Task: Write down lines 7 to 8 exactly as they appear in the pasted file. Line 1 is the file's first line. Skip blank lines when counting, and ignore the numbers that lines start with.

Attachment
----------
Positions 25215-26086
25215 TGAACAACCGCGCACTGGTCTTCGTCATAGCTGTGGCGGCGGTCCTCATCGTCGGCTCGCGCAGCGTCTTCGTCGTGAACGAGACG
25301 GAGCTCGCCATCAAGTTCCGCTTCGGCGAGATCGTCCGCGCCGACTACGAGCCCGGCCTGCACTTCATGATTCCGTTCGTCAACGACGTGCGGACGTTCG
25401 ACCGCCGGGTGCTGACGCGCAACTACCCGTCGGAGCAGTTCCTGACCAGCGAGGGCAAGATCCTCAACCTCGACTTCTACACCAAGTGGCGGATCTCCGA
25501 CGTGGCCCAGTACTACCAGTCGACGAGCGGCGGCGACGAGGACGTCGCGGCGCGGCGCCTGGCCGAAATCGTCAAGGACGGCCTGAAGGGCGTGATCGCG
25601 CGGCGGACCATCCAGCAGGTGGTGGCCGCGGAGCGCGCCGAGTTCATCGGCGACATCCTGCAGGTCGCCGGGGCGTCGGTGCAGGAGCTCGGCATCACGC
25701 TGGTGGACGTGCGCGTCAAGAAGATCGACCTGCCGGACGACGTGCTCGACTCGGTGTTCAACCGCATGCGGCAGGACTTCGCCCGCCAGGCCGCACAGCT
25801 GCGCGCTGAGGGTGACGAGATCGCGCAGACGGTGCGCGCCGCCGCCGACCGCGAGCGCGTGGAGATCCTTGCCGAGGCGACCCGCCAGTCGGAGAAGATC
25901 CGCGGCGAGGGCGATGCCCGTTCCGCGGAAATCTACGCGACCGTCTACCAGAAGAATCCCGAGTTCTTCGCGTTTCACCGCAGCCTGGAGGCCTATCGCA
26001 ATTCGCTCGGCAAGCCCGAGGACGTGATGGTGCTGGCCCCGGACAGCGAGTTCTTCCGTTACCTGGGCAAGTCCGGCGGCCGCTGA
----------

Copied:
25701 TGGTGGACGTGCGCGTCAAGAAGATCGACCTGCCGGACGACGTGCTCGACTCGGTGTTCAACCGCATGCGGCAGGACTTCGCCCGCCAGGCCGCACAGCT
25801 GCGCGCTGAGGGTGACGAGATCGCGCAGACGGTGCGCGCCGCCGCCGACCGCGAGCGCGTGGAGATCCTTGCCGAGGCGACCCGCCAGTCGGAGAAGATC